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For which of the following changes $ \Delta H \ne \Delta E\,\,? $
(A) $ {H_2}(g)\, + \,{I_2}(g)\, \to \,2HI(g) $
(B) $ HCl(aq)\, + \,NaOH(aq)\, \to \,NaCl(aq) + {H_2}O(l) $
(C) $ C(s)\, + \,{O_2}(g)\, \to \,C{O_2}(g) $
(D) $ {N_2}(g)\, + \,3{H_2}(g)\, \to \,2N{H_3}(g) $

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Last updated date: 23rd Jul 2024
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Answer
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Hint :Thermodynamics is the study of heat, work and temperature and their relation with energy and other physical properties of matter. Enthalpy (H) is a state function that measures energy of a system. Enthalpy is the sum of internal energy (E) and product of pressure and volume. Internal energy (E) is the total energy of the system- sum of kinetic and potential energy.

Complete Step By Step Answer:
The first law of thermodynamics adopts the law of conservation of energy and can be formulated as:
 $ \Delta H = \Delta E + P\Delta V $
where, $ \Delta H $ is the change in enthalpy, $ \Delta E $ is the change in internal energy, $ P $ is the pressure and $ \Delta V $ is the change in volume.
From ideal gas equation, $ PV = nRT $ , the above equation can be rewritten as:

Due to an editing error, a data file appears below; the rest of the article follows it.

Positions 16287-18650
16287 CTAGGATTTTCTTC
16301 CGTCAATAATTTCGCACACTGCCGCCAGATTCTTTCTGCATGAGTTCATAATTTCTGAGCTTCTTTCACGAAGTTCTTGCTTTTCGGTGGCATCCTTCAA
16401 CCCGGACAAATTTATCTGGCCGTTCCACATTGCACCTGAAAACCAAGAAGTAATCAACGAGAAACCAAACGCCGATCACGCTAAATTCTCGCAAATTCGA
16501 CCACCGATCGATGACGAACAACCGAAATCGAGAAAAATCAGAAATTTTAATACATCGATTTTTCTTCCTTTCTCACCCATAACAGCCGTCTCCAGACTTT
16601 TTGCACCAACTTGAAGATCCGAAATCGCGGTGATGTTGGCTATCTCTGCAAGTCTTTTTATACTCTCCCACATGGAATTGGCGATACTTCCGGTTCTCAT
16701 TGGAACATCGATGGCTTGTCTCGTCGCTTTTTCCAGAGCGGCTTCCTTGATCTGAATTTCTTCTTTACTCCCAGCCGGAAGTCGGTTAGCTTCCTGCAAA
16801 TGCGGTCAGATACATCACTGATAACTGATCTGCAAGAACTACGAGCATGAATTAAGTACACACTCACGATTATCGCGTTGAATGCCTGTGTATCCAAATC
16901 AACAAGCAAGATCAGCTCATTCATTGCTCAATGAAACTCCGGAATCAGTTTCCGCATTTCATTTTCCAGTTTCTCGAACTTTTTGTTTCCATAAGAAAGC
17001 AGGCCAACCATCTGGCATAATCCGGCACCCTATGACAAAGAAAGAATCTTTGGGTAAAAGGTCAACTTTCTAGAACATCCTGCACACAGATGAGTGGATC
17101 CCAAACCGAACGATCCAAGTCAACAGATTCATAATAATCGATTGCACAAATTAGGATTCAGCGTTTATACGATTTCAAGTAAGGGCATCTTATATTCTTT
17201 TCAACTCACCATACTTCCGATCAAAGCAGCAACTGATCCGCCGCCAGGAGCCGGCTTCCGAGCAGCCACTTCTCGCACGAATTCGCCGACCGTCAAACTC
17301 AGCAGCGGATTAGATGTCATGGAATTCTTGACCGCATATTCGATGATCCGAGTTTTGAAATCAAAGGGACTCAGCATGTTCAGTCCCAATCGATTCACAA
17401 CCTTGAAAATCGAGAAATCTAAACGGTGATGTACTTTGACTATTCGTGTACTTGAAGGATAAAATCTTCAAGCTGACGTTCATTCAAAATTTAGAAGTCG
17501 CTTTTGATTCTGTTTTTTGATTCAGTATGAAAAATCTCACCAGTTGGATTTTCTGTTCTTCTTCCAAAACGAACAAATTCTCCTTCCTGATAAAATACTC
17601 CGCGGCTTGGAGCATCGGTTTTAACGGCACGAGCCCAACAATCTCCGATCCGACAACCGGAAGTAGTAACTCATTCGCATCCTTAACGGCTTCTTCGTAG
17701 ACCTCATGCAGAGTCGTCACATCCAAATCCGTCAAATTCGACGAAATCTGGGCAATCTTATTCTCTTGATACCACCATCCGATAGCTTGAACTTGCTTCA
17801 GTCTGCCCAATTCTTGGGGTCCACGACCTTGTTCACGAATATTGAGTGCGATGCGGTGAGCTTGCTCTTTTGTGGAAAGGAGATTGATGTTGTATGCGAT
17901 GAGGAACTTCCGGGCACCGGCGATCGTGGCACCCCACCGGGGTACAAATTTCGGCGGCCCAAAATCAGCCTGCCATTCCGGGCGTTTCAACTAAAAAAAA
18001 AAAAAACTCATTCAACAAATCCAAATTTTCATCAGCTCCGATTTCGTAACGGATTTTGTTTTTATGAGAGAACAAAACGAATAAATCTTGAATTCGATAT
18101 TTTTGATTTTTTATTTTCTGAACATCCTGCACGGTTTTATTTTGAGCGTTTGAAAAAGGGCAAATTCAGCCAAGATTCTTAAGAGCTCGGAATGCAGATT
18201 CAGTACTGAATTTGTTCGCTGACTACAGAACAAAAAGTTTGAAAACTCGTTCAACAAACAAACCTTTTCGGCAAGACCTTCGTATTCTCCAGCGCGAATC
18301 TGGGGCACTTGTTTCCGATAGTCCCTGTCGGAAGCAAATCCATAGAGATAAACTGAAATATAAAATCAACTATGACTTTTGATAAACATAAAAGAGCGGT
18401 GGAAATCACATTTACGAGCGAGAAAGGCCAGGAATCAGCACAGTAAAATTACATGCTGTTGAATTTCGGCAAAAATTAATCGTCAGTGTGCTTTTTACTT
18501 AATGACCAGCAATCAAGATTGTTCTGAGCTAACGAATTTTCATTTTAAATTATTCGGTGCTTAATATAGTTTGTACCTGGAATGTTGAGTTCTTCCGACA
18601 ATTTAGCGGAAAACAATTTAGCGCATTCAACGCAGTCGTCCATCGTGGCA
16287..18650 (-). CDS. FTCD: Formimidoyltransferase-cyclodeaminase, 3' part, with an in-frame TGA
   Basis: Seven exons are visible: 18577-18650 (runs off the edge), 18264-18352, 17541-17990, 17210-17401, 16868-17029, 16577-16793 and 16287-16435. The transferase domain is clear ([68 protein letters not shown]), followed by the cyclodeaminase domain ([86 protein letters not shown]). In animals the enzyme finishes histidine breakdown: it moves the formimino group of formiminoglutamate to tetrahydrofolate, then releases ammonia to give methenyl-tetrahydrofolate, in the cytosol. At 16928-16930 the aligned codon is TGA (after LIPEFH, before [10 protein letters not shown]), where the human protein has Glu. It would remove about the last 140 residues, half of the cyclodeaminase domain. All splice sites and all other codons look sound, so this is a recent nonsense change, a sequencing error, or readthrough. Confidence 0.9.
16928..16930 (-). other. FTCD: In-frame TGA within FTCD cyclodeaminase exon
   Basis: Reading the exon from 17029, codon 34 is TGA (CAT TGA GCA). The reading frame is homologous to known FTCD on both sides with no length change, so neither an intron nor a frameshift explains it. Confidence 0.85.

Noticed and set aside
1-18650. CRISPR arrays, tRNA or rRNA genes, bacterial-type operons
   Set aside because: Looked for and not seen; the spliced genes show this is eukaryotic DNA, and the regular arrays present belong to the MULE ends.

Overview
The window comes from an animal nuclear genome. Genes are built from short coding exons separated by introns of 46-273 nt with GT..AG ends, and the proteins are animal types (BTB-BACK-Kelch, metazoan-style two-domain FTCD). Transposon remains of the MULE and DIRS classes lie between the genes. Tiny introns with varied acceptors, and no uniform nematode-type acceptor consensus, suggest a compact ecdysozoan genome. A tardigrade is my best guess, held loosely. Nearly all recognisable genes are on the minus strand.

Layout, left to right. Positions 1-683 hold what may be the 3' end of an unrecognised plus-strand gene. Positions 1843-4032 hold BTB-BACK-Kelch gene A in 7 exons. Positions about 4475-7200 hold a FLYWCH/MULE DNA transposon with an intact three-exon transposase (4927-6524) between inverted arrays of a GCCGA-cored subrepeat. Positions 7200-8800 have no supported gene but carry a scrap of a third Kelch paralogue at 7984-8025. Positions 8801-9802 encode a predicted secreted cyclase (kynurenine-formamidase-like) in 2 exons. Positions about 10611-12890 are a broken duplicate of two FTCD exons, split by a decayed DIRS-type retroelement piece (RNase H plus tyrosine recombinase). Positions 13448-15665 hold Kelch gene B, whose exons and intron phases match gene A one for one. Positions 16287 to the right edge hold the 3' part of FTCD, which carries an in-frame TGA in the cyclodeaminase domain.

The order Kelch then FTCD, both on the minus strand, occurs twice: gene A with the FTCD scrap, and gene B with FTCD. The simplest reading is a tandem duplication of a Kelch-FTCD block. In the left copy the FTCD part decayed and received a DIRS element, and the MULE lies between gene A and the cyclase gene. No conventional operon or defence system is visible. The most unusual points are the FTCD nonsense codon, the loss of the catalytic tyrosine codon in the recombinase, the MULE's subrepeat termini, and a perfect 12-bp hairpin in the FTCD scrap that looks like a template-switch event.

$ \Delta H = \Delta E + \Delta {n_g}RT $
 $ \Delta {n_g} $ $ = $ change in number of moles in gaseous form $ = $ $ {n_p} - {n_r} $
R $ = $ universal gas constant
T $ = $ Temperature in Kelvin
 $ \Delta H \ne \Delta E\,\, $ when $ \Delta {n_g}\, \ne \,0 $
Now, let us examine the given reactions :
(A) $ {H_2}(g)\, + \,{I_2}(g)\, \to \,2HI(g) $
Here, $ \Delta {n_g}\, = $ $ 2 - 2\, = \,0 $
Therefore, $ \Delta H\, = \,\Delta E $ .
(B) $ HCl(aq)\, + \,NaOH(aq)\, \to \,NaCl(aq) + {H_2}O(l) $
This is an acid base neutralisation reaction. There are neither gaseous products or reactants. $ \Delta H\, = \,\Delta E $ .
(C) $ C(s)\, + \,{O_2}(g)\, \to \,C{O_2}(g) $
 $ \Delta {n_g}\, = \,1 - 1 = 0 $
Therefore, $ \Delta H\, = \,\Delta E $ .
(D) $ {N_2}(g)\, + \,3{H_2}(g)\, \to \,2N{H_3}(g) $
Here, $ \Delta {n_g}\, = \,2 - 4 = - 2 $
The equation becomes $ \Delta H = \Delta E - 2RT $ .
 $ \Delta H \ne \Delta E $ in the above chemical reaction.
The correct option is (D) $ {N_2}(g)\, + \,3{H_2}(g)\, \to \,2N{H_3}(g) $ .

Note :
The thermodynamic state of a system is a function of temperature, pressure, and quantity of a substance. State functions depend only on these parameters and do not depend on the path taken. Enthalpy and internal energy are state functions. Certain functions like heat and work depend on the path followed. They are called path functions.